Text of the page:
Friday, 5 October 2012

#212 Enslaved - Riitiir

Riitiir is the first Enslaved full-length album to come out in the time that I've been aware of the band, and, as such, I'm not sure if the sheer level of anticipation is something which always greets their releases, or if this album made especially noteworthy waves within metal circles. All I know is that a lot of the metal community at large held very high expectations for the album; expectations of nothing but the best. Fortunately, Enslaved are the kind of band who can deliver just that. The best. 

It really took me a degree of thought about where to begin with this review, which is something which doesn't usually happen - I just charge in to it and salvage some semantic meaning later on. With Riitiir though, it was more of a puzzle. I'll spit out my initial reaction; This album is very, very good. Most, if not all, of its aspects seem to be somehow just right; the blend of black-metal, while considerably less than some of the bands progressive albums, is still utterly present, and blends wonderfully into the unique sound which the band have crafted for themselves over the years; the ever-strong harsh vocals continue the lullaby of clean vocals, smoother and better deployed than ever, really giving the songs a reeling, often melancholy feel, but also a soaring elegance, which is boosted to even greater heights by the complex, slightly percussive riff style which the band have been exhibiting on the last couple of albums. One of the things I notice, in comparison to Axioma Ethica Odini, the previous album, is that on Riitiir, Enslaved seem to have opted to increase the epic and atmospheric elements in the music, and Axioma Ethica Odini itself was an epic and atmospheric record, with reverb laden guitar work and subtle but truly complimenting synth. Riitiir puts these aspects up a gear however, with each and every song on the album sounding profound and extremely powerful; The moments like the slow, crushing riff after the intro to "Thoughts like Hammers" really carry an immense musical presence, whilst subtler sections deliver a lot of genuine beauty, with some fantastic tremolos and beautiful lead work, with a silken tone and richness which just strikes a chord with me immediately, pardon the pun.

Riitiir is strikingly, appreciably well-written. There,as far as my taste tells me, at least, not a hint of filler anywhere on the record; I'm even struggling to pick a favorite song. Sure, perhaps this means that the album can't really have a flagship, leading single in a strong sense, but that pales into insignificance when you consider that the most likely cause of this is that the album is uniformly good from start through to finish, on the kind of musical journey that only Enslaved could craft to sound quite the way that Riitiir does. As I see it, or rather, as a friend of mine put it, which I proceeded to steal and paraphrase quite frequently, there are two kinds of progressive music in the world; there is progressive the genre, and progressive the spirit. The former is paradoxical; bands professing to "progressive-metal", as a rule, sound amusingly similar these days. The latter, however, is where the good stuff is - bands doing unique and genuinely progressive things. It's immediately clear to see that Enslaved are one of the latter - Truly unique and fascinatingly so; The last few albums have been similar in style, but all sufficiently different to be very exciting, and Riitiir seems to be another link in this chain. It's almost a dilemma whether, when I weigh it up in my head, this album is better than Axioma Ethica Odini or not. The easy way around this, which I will proceed to take, is to say that Enslaved have made an incredible album. again.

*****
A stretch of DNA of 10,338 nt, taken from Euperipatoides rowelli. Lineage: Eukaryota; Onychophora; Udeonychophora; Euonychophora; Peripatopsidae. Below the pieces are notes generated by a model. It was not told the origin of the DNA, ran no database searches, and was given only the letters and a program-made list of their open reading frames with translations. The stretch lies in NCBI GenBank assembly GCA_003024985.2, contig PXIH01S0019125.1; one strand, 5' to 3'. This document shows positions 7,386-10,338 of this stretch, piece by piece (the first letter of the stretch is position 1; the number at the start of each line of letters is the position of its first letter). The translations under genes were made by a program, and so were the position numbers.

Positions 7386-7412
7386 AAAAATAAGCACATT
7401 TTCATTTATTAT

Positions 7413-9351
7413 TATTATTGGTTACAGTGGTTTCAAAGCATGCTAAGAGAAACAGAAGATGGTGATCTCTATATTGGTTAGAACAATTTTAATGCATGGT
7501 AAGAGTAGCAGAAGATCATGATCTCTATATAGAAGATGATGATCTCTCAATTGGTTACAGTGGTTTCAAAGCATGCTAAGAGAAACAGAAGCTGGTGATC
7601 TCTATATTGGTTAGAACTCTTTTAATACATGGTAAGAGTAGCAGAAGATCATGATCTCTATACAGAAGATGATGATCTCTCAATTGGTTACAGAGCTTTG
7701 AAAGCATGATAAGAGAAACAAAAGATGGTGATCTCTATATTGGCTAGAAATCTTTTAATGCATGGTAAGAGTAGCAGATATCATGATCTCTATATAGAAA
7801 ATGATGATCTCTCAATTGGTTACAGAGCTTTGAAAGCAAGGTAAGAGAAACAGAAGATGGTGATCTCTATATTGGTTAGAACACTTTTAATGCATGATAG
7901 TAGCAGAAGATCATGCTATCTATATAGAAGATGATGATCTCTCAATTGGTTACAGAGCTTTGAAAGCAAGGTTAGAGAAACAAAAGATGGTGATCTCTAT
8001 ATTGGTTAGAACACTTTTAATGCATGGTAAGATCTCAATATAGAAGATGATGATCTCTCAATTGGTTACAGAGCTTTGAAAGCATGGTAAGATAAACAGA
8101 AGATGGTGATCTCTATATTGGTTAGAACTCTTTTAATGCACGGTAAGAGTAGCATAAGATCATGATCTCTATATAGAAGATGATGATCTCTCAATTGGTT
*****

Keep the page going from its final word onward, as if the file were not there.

It's hard to say what I like most about the album; The thoughtfulness? the depth? the beauty? All of those elements are profoundly present. It makes me realise, the thing I like most isn't any individual element of the music; it's the way that Enslaved manage to blend them all together, a craft at which they are second to none. Indeed, this album has as much variety as any of it's predecessors. Maybe more. It always takes time for an album to settle from being "The new album" to being simply itself. I'm curious to see what insight the months give me into the album that I've yet to discover.

I've not given an album 10/10 in a long time. Enslaved have earned it.

Enslaved Official Site
Enslaved on Facebook
Enslaved on Myspace
Enslaved on Metal Archives